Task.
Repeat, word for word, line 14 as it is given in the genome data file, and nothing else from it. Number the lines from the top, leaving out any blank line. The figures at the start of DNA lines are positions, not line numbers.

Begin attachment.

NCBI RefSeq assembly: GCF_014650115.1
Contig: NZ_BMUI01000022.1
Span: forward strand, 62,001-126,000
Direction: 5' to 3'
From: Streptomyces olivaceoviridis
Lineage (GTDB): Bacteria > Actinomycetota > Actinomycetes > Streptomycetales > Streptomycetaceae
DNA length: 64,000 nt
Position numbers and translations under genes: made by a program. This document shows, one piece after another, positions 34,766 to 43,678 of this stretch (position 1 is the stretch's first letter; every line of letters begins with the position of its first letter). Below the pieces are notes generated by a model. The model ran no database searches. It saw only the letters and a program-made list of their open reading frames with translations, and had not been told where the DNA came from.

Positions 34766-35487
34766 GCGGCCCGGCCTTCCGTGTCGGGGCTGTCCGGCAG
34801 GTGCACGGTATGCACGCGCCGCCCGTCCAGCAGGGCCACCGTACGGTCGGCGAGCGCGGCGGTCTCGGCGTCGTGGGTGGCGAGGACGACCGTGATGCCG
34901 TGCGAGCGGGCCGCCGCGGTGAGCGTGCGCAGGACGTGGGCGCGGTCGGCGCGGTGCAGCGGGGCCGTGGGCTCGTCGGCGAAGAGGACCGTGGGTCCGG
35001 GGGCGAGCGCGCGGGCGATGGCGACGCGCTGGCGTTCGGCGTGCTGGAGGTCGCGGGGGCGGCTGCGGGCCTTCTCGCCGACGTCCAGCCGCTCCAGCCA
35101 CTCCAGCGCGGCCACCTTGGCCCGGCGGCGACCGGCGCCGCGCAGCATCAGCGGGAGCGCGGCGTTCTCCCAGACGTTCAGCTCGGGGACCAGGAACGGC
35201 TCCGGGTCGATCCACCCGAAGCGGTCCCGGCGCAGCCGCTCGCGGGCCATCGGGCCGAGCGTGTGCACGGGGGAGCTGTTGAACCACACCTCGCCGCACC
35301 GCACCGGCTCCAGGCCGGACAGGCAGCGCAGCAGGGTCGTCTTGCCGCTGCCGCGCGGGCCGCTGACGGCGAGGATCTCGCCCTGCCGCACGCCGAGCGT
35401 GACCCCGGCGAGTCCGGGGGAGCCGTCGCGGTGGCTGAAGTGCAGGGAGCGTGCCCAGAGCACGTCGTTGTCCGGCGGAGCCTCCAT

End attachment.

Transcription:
35101 CTCCAGCGCGGCCACCTTGGCCCGGCGGCGACCGGCGCCGCGCAGCATCAGCGGGAGCGCGGCGTTCTCCCAGACGTTCAGCTCGGGGACCAGGAACGGC